State Trooper Suing Andrew Cuomo for Harassment Can Be Pseudonymous, Because the Case Is “High-Profile”
The public generally has a right to access court records, including in civil cases—a right that is intended to “protect the public’s ability to oversee and monitor the workings of the Judicial Branch.” And this right extends to knowing the names of the parties:
[L]awsuits are public events and the public has a legitimate interest in knowing the facts involved in them. Among the facts is the identity of the parties. We think that as a matter of policy the identity of the parties to a lawsuit should not be concealed except in the unusual case.
“The Court is a public institution and the public has a right to look over our shoulders and see who is seeking relief in public court.” (All quotes are from various federal court opinions on the subject; for citations and more, see here.)
Such access to parties’ names is of course also important so that reporters, researchers, activists, and others can investigate the backstory behind a case, and behind the credibility of the parties. (Have they brought similar claims before? Is there reason to especially trust or doubt their assertions? What can their acquaintances and coworkers report about the supposed underlying incidents?) The richest news stories about lawsuits, of course, come not from just covering the filed documents, but by exploring this sort of backstory. And because the right here is a right of the public, the defendant’s agreeing to a plaintiff’s pseudonymous request (which is what happened in this case) isn’t enough to defeat the right.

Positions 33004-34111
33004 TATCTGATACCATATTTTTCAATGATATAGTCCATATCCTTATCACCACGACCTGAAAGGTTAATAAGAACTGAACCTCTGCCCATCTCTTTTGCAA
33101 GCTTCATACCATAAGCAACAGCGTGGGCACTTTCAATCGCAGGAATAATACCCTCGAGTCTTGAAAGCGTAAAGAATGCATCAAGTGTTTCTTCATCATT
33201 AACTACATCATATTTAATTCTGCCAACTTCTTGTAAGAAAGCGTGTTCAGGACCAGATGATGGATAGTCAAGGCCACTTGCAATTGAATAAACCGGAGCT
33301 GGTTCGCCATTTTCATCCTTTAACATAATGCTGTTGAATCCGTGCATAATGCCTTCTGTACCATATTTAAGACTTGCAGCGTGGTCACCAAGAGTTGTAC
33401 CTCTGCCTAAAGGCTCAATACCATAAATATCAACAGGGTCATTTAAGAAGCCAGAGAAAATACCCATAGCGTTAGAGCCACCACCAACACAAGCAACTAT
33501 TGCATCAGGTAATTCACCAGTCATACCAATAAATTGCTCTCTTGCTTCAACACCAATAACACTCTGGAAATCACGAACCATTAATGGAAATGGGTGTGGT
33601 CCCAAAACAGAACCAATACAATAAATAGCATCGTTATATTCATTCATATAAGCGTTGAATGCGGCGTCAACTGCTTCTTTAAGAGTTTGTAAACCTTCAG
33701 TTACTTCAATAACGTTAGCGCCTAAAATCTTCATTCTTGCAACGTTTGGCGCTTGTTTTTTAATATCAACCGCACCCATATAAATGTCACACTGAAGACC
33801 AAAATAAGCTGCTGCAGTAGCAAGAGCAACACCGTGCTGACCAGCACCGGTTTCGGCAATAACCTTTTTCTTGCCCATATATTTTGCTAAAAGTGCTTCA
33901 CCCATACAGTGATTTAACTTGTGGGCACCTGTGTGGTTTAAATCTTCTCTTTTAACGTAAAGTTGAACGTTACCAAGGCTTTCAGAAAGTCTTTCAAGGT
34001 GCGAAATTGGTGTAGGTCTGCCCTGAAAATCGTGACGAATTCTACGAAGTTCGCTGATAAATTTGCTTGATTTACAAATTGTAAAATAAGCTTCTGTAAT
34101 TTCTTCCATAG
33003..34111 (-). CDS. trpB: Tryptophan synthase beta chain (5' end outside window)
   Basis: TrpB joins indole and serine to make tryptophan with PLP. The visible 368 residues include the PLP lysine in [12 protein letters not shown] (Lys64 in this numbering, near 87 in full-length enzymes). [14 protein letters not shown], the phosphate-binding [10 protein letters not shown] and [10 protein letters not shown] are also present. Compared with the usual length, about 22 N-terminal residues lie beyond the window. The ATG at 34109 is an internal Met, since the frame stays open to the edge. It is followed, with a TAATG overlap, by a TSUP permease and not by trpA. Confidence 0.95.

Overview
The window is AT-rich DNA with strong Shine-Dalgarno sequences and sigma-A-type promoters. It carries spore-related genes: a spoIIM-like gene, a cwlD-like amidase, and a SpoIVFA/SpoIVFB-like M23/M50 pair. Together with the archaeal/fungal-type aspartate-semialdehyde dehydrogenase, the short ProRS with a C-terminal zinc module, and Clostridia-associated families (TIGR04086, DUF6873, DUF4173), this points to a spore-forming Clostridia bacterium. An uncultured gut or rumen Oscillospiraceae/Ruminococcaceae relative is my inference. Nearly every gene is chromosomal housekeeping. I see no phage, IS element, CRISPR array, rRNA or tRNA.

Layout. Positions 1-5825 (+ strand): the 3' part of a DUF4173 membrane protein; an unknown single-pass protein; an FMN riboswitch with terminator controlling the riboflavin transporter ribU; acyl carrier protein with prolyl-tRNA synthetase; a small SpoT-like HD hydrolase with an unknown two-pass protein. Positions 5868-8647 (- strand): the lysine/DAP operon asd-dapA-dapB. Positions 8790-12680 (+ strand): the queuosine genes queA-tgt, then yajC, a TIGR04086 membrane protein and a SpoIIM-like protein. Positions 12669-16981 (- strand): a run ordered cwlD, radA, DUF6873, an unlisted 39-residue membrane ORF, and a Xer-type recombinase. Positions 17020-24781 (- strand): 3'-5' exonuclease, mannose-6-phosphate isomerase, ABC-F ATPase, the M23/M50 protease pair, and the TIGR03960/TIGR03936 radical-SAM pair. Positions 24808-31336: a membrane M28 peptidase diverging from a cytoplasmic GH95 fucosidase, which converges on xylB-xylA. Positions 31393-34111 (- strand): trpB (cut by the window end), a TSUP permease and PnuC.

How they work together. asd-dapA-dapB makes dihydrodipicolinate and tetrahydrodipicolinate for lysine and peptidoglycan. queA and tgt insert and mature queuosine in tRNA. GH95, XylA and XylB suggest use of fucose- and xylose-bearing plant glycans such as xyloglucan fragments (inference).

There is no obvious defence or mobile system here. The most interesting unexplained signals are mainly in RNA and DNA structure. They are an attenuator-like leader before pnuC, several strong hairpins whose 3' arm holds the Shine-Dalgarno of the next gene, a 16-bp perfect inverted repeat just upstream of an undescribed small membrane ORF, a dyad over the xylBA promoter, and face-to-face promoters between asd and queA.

This having been said, courts do sometimes allow pseudonymous litigation. It’s particularly common in purely legal challenges (e.g., Roe v. Wade), where the identity of the party is largely beside the point; and it also sometimes arises when a lawsuit is over matters “of the utmost intimacy,” such as abortion, transgender status, and the like.
This brings us to Trooper 1 v. N.Y. State Police, decided Thursday by Magistrate Judge Taryn Merkl (E.D.N.Y.):
On February 17, 2022, Trooper 1 …, a member of former New York Governor Andrew Cuomo’s Protective Service Unit, initiated this action alleging that former Governor Cuomo sexually harassed her and other state employees. The complaint names as Defendants the New York State Police … former Governor Andrew Cuomo …, Melissa DeRosa …, and Richard Azzopardi …. Plaintiff is claiming, among other things, discrimination and retaliation in violation of the federal Equal Protection Clause, the New York State Human Rights Law, and the New York City Human Rights Law….
The alleged sexual harassment was:
He then sexually harassed her. He commented on her appearance (“why don’t you wear a dress?”); wanted to kiss her (“[c]an I kiss you?”); asked her to find him a girlfriend who could “handle pain;” and steered their conversations towards sex (“[w]hy would you want to get married? … your sex drive goes down”). As with his other victims, the G
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